Football monarchies are toppled every single year. Ohio State's rulers tend to reign with enviable longevity, so when there's a regime change it's a pretty big deal.
And as is the case with our kings, ousted Buckeye head coaches typically cease ruling activities permanently once their time is up in Columbus. It's not necessarily the rule of law; that's just the way coaching graveyards like Ohio State operate.
It didn't take long after Urban Meyer's hiring documents were notarized for his predecessor's legacy to begin reshaping itself: Despite a decade-long run on conference championships, Wolverine pelts, a BCS birthright and annual national title contention, there sure seems to be a lot of program elements that require fixing.
That little encapsulation of the Tressel Era conveniently ignores last season's catastrophe that occurred in his absentia. Losing to Michigan and a middling SEC team in a second-tier bowl en route to a sub-.500 campaign was unlike any other year of his reign, which begs the question: Was it all falling apart, or was Tressel just that good at keeping everything together?
His departure seemed to expose the program as an organization that required his presence in order to operate proficiently. Tressel designed it to suit his own preferences and his engineering failed magnificently without him there to keep everything together.
Meyer's hiring then triggered a very predictable sequence of events, all of which are infused with rational optimism: Players are now destined to get faster. Schemes are scheduled to be reupholstered, modernized or accelerated in their execution.
As a result, Ohio State's standard of required athleticism has been elevated. These developments have been readily welcomed, especially because they aren't radical changes that violate sacred Buckeye football traditions (it's not as though Meyer called the Horseshoe "Buckeye Stadium" or jumped into Coop's hot tub to start collecting endorsements at the expense of a heritage he's still trying to understand).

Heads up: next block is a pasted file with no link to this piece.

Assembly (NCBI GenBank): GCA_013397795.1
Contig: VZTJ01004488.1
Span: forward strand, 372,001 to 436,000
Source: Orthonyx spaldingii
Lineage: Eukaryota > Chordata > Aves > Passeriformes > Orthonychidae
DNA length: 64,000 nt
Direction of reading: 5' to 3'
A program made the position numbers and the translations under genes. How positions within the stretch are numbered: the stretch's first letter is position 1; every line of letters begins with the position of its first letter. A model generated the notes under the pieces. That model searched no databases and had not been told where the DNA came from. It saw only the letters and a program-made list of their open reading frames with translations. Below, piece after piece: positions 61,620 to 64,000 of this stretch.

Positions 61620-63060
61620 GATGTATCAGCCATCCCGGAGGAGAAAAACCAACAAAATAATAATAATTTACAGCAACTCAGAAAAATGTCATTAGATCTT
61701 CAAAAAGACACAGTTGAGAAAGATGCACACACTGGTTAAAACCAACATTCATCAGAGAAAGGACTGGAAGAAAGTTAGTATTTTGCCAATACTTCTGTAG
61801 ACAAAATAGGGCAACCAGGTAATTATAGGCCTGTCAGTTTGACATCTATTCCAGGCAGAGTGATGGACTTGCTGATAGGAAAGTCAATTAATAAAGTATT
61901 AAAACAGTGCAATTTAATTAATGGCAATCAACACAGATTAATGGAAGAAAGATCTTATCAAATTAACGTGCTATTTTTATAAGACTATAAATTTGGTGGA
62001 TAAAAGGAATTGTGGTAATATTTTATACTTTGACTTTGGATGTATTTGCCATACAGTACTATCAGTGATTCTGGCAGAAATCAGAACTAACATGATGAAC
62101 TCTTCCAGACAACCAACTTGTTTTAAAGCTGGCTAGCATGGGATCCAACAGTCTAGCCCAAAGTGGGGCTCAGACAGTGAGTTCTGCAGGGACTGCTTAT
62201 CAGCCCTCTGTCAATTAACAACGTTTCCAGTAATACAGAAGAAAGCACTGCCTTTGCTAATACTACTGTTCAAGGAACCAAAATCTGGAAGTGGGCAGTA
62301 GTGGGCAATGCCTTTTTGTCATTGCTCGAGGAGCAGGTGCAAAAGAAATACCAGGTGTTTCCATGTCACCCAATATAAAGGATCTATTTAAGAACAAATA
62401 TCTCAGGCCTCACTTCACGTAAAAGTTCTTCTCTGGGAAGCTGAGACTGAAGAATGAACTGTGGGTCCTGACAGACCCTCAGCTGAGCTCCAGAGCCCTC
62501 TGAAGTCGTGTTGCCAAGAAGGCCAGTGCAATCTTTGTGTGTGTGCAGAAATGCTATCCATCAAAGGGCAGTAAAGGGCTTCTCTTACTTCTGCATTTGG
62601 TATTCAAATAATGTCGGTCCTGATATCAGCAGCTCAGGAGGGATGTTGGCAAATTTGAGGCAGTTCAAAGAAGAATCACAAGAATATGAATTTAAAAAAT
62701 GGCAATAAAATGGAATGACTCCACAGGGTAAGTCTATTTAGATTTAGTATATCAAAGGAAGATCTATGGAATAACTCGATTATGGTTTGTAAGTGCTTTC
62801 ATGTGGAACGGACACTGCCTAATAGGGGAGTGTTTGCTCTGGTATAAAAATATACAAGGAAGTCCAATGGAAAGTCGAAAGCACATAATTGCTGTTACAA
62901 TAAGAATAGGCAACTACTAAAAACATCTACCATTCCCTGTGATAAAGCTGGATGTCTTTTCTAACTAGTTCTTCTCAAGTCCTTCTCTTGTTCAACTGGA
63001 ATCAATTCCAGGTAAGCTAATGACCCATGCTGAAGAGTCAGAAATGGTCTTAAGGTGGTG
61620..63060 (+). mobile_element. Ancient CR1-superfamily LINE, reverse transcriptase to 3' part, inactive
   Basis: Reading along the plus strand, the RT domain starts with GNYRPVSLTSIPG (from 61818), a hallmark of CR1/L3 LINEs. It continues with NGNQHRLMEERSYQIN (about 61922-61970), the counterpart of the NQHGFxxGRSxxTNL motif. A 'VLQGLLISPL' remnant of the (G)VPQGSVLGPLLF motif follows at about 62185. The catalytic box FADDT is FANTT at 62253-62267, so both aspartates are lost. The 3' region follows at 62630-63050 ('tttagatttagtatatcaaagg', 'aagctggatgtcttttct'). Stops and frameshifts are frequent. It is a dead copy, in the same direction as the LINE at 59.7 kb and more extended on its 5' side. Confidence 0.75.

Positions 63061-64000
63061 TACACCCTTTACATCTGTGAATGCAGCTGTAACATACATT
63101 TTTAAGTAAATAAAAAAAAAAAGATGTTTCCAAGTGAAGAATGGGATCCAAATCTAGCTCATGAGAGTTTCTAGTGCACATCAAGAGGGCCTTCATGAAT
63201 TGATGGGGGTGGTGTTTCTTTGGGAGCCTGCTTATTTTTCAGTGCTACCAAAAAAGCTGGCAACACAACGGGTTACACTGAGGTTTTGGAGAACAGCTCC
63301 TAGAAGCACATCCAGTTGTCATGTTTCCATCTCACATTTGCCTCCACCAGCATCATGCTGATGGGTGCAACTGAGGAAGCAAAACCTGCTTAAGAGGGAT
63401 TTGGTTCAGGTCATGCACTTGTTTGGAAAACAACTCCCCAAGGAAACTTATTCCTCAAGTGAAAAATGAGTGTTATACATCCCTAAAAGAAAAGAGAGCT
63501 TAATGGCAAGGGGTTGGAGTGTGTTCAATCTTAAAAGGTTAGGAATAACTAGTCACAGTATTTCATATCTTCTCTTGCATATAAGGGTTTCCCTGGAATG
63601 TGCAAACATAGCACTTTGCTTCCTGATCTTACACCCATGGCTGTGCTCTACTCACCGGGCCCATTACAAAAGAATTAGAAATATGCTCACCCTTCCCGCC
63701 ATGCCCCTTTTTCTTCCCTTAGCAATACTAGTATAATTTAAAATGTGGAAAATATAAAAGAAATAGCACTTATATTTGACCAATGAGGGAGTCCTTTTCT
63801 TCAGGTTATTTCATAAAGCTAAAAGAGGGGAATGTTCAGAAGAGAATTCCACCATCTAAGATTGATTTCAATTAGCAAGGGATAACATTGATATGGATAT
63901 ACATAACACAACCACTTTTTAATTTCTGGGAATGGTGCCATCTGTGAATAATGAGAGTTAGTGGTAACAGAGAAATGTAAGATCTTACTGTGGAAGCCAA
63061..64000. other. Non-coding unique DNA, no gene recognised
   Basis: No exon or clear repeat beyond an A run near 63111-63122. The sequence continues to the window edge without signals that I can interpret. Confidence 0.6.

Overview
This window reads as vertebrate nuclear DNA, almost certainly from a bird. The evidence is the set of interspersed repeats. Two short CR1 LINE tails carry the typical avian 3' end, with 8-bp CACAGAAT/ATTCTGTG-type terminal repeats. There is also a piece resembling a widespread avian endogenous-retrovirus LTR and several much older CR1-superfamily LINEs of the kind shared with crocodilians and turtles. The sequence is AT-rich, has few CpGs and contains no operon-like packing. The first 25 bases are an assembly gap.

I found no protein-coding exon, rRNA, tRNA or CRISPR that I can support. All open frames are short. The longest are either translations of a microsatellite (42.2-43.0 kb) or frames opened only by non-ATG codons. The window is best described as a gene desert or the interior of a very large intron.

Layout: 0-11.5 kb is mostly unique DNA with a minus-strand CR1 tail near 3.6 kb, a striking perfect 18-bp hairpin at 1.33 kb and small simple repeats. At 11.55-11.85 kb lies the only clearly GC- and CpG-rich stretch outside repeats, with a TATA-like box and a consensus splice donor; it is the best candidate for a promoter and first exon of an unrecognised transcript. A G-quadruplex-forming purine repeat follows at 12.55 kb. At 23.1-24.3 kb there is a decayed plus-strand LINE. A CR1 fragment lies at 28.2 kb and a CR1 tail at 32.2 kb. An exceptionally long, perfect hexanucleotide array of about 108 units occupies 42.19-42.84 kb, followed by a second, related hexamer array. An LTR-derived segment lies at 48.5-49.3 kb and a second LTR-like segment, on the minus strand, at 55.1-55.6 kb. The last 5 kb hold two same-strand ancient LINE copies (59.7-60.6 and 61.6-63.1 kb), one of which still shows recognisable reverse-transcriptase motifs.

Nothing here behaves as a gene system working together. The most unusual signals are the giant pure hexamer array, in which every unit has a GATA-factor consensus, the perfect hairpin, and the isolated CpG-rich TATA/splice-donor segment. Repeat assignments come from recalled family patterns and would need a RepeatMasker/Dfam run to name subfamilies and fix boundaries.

So the answer to the question of whether 2011's demise was because of Tressel's absence or on account of the roster being in decline is being answered through actions: Right or wrong, Meyer is addressing Ohio State football as though the problem was the latter.
If your memory is failing you, here's another reminder about the perception of the Tressel Era: It was a boring, unimaginative process that still somehow won 83%* of its games with him on the sideline. It was a paradox we reluctantly embraced for years.
Meyer runs a much different type of ship, one that - at least from the outset - addresses some of the cosmetic frustrations that fans had with Tressel.
There's an obviously greater emphasis on team speed. Meyer doesn't have a stubborn, lazy and permanently-tenured crony keeping the offensive line mediocre. He hired an actual QB coach instead of a convenient puppet through whom he could (effectively) micromanage.
Even the way he communicates to the media and releases information is jarring; Meyer actually gives updates and responds to questions with meaningful answers. Tressel responded to even the most primitive questions in lengthy, meandering circles.
Shiny New Toy syndrome transcends the tangible gifts of winning on the field. It's occurring right now at Ohio State, where conference championships and BCS wins are both expected and already customary.
This is what's known as the honeymoon. In this category of monarchy rule, the inaugural ball lasts the entire offseason.
The most recent and comparable ivory tower reupholstering occurred in Ann Arbor when Rich Rodriguez arrived at Michigan to sell and run the program the same way that he did at West Virginia.
As convenient as it might be to try and create a parallel here (ooh, shiny spread offenses!) there isn't nearly as much overlap as has been suggested, except with regard to player development.